Failed Syrian ceasefire
DESPITE the bitterness of the conflict that has raged in Syria for the last 19 months many of us had entertained the hope that the warring parties would honour UN envoy Lakhdar Brahimi’s painfully negotiated ceasefire. After all, it was to cover only the four-day Eidul Azha holiday.
It did not appear to be designed to offer either side an unfair opportunity to regroup or to replenish supplies. All it could do was give the beleaguered Syrian people a respite from the unremitting shelling, bombing and IEDs causing an average of 150 casualties per day. It had the backing of Turkey and Iran, the two regional states that were the principal source of support for the insurgents and the government respectively.
These hopes were belied. The government claimed that they broke the ceasefire agreement only after their forces were attacked or after insurgents planted IEDs.
The first major incident was the explosion of a car bomb in a residential area of Damascus in which, according to Syrian official media, the casualty count was 15 dead civilians, including eight children, and 92 wounded, among them 65 children.
Somewhat belatedly, insurgent forces claimed that this was engineered by the government. But the government’s riposte, if that is what it was, seemed totally out of place. The heaviest air raids of the conflict were carried out in this four-day period according to the Syrian Observatory for Human Rights, which is generally credited with having good sources within Syria and claims to be an impartial observer of the carnage.
UN Secretary General Ban Ki-moon expressed deep disappointment that the ceasefire had not held while Lakhdar Brahimi, in Moscow for talks with the Russian foreign minister Sergei Lavrov, said that “the Syrian crisis is very, very dangerous; the situation is bad and getting worse”. The Russian foreign minister expressed his disappointment but also reiterated the Russian view that the western nations should negotiate a political settlement with the Assad regime.
In the meanwhile, the miseries of the Syrian people and the systematic destruction of their country continue. The UN estimates that some 20,000 people have died so far but other possibly more realistic figures put the death toll at 35,000.
Officially 100,000 Syrians have sought shelter in Turkey but in reality the number is probably closer to 180,000 with a similar number having moved to Jordan. The UN estimates that by the end of the year some 700,000 Syrians would have fled the country. Within Syria, the internally displaced number almost two million with the UN trying desperately to find funding to provide shelter and food.
The heavy bombing and shelling to counter insurgent advances and the hand-to-hand combat in many urban areas has meant that much of urban Syria is being razed to the ground. The world heritage site ‘Old Aleppo’ city and the famous market it contains has repeatedly suffered shelling and is in danger of being wiped out as is the Umayyad mosque, an Aleppo landmark which has frequently changed hands between government and insurgent forces.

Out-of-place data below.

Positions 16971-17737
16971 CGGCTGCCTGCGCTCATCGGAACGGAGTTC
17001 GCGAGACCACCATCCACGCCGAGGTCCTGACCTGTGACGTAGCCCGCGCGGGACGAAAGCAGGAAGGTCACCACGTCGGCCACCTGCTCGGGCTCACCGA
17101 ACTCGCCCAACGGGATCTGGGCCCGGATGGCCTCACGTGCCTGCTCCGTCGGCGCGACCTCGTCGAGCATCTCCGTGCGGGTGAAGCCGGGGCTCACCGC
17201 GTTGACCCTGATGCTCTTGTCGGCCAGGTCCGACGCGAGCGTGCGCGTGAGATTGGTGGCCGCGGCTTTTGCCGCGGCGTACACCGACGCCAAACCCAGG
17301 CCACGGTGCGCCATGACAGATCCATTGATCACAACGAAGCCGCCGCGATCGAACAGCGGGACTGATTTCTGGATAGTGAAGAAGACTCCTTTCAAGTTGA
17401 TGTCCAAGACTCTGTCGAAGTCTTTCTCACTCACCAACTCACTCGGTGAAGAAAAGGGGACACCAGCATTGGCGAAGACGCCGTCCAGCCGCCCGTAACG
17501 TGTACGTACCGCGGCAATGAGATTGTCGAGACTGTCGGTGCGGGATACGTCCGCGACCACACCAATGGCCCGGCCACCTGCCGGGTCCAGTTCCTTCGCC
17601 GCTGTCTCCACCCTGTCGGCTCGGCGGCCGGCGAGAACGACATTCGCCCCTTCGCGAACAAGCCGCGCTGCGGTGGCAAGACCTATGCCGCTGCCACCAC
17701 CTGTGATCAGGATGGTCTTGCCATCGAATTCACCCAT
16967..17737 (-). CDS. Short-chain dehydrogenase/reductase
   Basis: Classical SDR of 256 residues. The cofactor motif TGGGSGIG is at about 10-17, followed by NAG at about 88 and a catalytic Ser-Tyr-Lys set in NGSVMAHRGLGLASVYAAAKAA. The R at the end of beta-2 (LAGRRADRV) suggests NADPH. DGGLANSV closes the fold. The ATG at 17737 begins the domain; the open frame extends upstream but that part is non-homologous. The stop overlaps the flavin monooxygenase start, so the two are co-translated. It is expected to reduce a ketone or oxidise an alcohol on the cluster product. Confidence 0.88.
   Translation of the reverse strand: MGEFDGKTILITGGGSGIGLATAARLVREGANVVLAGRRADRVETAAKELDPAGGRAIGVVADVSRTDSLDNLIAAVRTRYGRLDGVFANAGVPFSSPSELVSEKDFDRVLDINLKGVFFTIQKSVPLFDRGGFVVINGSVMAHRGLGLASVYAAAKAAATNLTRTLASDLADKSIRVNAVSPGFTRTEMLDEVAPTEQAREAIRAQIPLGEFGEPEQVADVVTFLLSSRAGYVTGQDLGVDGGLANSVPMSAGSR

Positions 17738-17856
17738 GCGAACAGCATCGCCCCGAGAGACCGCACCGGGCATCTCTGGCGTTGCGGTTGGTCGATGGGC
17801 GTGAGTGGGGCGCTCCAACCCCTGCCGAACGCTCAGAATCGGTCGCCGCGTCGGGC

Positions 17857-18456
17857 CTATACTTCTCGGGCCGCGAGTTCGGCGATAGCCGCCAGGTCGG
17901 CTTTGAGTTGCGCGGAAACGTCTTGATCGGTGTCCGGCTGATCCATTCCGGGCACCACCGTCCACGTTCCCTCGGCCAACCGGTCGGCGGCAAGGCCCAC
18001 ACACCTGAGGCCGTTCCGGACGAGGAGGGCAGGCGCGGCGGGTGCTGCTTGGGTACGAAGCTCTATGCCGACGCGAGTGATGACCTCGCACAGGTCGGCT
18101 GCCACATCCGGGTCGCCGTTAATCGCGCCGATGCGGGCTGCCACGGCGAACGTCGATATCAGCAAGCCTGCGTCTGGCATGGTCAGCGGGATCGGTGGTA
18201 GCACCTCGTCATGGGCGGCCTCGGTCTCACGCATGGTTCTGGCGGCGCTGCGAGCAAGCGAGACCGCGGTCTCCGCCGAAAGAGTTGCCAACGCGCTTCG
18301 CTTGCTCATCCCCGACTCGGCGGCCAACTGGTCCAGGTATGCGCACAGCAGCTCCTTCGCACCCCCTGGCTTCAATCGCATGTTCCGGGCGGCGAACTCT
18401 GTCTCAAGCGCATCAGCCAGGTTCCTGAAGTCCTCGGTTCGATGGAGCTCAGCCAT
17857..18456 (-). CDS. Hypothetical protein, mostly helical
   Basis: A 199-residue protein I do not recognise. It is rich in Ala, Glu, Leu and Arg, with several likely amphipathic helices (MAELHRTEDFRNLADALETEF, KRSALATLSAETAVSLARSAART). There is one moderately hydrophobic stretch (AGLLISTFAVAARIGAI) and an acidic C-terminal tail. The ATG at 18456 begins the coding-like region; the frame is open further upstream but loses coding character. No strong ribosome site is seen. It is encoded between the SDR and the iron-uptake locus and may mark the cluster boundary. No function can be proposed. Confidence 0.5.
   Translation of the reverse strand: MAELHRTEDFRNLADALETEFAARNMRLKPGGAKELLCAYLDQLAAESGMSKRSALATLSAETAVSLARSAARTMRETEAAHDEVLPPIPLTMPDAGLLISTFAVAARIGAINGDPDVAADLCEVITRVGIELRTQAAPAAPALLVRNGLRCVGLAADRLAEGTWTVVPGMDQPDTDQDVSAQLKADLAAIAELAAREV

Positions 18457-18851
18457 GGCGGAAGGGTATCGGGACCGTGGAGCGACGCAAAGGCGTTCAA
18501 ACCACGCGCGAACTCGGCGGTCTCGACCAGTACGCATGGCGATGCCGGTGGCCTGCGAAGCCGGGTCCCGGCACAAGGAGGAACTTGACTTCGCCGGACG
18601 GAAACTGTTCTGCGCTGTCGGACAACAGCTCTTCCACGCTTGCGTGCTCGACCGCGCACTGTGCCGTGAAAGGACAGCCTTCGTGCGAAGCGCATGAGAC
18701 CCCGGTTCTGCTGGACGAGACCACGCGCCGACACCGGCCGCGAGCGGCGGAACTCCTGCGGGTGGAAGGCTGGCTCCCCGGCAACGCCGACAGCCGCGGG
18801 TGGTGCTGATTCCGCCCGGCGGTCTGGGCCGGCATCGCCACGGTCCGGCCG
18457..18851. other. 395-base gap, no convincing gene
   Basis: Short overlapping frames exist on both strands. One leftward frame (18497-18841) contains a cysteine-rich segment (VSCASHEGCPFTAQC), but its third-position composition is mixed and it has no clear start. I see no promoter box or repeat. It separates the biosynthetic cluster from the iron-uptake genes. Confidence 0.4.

No estimates have been published yet of the total damage done but it would be safe to say that it would take a decade or more for Syria to rebuild what has been lost in the course of this conflict.
But it is not Syria alone that is affected. The sectarian and ethnic dimensions of the conflict continue to exacerbate tensions within the region.
Turkey, which had emerged as the regional powerhouse successfully pursuing a policy of ‘zero problems with neighbours’, finds itself at odds with Syria. Hence, it has new tensions in its relations with Iran and Russia. These and the refugee problem or even the virtually daily exchange of artillery fire with Syria are relatively smaller problems than the emergence of the Syrian Kurds as an independent force in areas of Syria bordering on Turkey.
The internal problems Turkey has with its Kurdish minority have in Turkish eyes been exacerbated by this development particularly since they see the Kurdish Democratic Union Party (PYD), the dominant Kurdish force in Syria, as synonymous with the outlawed Kurdistan Workers’ Party (PKK).
In Lebanon, Sunni supporters of the Syrian insurgency are at odds with the Shia Hezbollah, the most powerful political and military force in Lebanon and which, it is alleged, is sending its fighters into Syria to support the Assad regime. Lebanon is seen as hovering on the brink of civil war, particularly after the killing of Wissam al-Hassan, the head of security and a staunch anti-Syrian figure.
In Iraq, the spate of bombings on Eidul Azha is related at least in part to the situation in Syria. Sunni volunteers are joining the insurgency while Shia fighters are making their way into Syria to support Assad directly and through Iran. Today, Bibi Zaynab’s tomb in Damascus is being guarded entirely by Shia volunteers from Iran and Iraq.
Jordan, struggling with its own internal political problems, has also to cope with the Syrian fallout. A couple of weeks ago, it announced the arrest of Al Qaeda members coming from Syria carrying explosives and communication devices. The Jordanians believe that this was part of a Syrian government effort to destabilise Jordan.
If the entire region is not to be set aflame a more concerted international effort is needed to work out a negotiated settlement in Syria. It is noteworthy in this context that the Saudi Arab News, while talking about contingency plans drawn up by the UN peacekeeping department for a future ceasefire and deployment of UN peacekeepers says “it is absolutely right that the UN is busy planning for a ceasefire rather than an outright Assad defeat”. One can only hope that this materialises.
The writer is a former foreign secretary.